development of 'fudge factors' relating model results to real
conditions. Lessons from Harrier experience were that accurate nozzle
models were vital and trends were what should be looked for. PCB
(Plenum Chamber Burning) Harrier testing is a good example.
Harrier constructed from units from crashed and redundant aircraft plus
an intake plug made cheaply by Kingston apprentices, and fitted with a
PCB Pegasus, was suspended beneath a gantry at Shoeburyness range. The
effects on hot gas ingestion of nozzle toe-in, strakes and cross dams
were measured then compared with sub-scale model test by Rolls-Royce
Bristol and Kingston. All the results were different, mainly due to
nozzle and toe-in differences, but the trends were clear.
Project design testing using sub-scale models include wind
tests on hot gas ingestion and transition, VIFF with PCB and the
effects of noise and heat on structures. Special test rigs and
techniques are required and the results of all the tests must be
integrated. Here Kingston, with its small, closely knit
teams, was at
an advantage. Systems and specimen testing also plays a part. Reaction
controls, flying controls, hydraulics, structures, avionics, cockpits
etc etc must be rig tested to support development, certification and
production quality control.
Turning to flight testing Mike
pointed out that the P.1127 and Kestrel flight tests proved the
concept, not just the vehicle. Dunsfold was where V/STOL became an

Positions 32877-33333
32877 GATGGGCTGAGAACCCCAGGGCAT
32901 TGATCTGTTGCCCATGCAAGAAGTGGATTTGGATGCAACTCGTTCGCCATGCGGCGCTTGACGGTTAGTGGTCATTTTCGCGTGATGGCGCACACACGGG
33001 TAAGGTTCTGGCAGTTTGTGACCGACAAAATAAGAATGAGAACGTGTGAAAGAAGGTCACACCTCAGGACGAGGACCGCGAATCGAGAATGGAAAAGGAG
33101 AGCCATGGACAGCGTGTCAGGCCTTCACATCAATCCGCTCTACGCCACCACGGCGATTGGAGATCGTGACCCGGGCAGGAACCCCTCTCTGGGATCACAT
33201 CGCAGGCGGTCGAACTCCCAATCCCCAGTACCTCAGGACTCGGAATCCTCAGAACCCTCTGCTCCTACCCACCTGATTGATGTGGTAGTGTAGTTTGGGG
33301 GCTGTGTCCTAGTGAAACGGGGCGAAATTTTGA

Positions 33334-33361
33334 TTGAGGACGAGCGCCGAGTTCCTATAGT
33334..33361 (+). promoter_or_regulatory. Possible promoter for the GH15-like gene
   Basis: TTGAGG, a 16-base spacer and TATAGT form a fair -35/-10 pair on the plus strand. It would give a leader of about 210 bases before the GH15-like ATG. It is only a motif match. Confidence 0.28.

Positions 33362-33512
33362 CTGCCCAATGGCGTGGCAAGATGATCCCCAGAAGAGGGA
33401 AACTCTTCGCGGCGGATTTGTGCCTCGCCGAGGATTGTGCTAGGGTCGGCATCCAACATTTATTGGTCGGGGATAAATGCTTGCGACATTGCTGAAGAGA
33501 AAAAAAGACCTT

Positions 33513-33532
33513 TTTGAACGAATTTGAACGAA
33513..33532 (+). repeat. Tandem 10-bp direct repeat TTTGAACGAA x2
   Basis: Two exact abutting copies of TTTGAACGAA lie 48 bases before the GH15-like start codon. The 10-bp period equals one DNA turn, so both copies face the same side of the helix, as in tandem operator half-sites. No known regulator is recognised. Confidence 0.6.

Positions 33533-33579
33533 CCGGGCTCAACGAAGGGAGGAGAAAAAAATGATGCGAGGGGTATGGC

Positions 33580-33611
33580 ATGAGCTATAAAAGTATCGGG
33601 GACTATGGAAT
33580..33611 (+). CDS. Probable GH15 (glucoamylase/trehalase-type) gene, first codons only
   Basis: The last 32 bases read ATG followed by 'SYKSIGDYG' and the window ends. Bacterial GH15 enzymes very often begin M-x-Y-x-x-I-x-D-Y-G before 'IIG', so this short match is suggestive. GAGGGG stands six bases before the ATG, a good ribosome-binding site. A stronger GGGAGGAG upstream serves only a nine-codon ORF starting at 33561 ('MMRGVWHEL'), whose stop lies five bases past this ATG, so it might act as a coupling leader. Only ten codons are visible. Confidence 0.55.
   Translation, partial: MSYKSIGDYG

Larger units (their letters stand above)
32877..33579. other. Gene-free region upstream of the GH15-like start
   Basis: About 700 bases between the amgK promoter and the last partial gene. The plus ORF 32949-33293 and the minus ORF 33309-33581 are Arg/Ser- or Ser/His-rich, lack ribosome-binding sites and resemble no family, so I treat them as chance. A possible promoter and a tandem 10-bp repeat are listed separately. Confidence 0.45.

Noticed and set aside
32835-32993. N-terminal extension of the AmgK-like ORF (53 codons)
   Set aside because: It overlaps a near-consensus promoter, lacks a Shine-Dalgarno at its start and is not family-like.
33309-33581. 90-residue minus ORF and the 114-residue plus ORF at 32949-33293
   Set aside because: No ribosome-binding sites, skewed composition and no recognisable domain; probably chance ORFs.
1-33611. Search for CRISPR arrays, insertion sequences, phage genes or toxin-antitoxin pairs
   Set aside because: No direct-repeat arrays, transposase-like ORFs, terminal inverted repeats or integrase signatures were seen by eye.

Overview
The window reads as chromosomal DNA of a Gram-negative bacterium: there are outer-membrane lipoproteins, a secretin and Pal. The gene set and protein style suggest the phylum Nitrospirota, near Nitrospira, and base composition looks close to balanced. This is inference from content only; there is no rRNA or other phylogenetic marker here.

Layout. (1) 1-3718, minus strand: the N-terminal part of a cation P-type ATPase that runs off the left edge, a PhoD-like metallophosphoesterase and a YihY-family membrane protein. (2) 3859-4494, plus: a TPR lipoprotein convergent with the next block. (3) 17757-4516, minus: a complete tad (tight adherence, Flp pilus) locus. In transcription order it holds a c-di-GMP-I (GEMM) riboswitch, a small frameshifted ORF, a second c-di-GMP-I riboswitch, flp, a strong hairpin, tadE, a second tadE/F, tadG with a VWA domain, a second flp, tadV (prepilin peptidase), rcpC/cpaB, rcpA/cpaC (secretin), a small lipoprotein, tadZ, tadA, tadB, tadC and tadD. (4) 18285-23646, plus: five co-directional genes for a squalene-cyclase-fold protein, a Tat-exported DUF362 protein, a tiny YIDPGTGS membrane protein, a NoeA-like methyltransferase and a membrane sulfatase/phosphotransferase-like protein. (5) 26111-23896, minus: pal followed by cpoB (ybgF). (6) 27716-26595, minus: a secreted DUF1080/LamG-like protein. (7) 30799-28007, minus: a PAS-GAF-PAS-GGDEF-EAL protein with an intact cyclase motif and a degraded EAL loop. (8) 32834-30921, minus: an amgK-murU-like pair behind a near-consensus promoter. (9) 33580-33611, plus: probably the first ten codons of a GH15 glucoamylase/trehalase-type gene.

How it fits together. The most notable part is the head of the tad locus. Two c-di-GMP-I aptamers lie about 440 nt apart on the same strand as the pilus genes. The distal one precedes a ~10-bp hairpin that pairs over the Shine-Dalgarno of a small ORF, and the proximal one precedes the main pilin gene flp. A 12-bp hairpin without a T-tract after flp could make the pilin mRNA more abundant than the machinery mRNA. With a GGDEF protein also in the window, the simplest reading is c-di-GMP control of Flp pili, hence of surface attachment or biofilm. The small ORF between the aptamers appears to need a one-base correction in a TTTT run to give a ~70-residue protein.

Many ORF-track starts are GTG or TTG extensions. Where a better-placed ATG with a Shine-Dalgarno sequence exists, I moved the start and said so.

everyday event. There things could be regularly seen that other
organisations had been trying for years to achieve. Another very
important flight test programme had been the VAAC Harrier. To overcome
the Harrier problem of having three pilot's hand operated flight
controls (stick, throttle and nozzle lever) which gave different
results in V/STOL and conventional flight, and only two pilot's hands,
which inevitably led to occasional confusion and accidents, the RAE
pushed for a simpler arrangement applicable to more complex ASTOVL
DB Harrier T2 XW175
was fitted with an adjustable
digital flight control system in the front cockpit with the
conventional system retained in the rear for a safety pilot. Over 23
years of flight testing, simulating numerous control concepts, the
inceptor strategy was defined. Here there are but two pilot's hand
controls or inceptors; stick and throttle. No matter which flight
regime you are in, pulling the stick back makes you go up, pushing it
forward, down. This British system is in the F-35B and will allow any
current military pilot to fly the aircraft easily. In fact, a PPL
holder has flown the VAAC Harrier from VTO to VL with no practice. This
system ensured UK participation in the F-35 programme and will bring
£100 bn of business to this country.
Some lessons from
studying V/STOL testing are clear: the experience gained is sometimes
worth more than the results and this experience resides in the people;
empirical testing is essential for V/STOL because of the chaotic flows
which cannot be modelled accurately on a computer. The importance of
testing is often not understood outside the industry; 'design' may be
glamorous but testing is vital.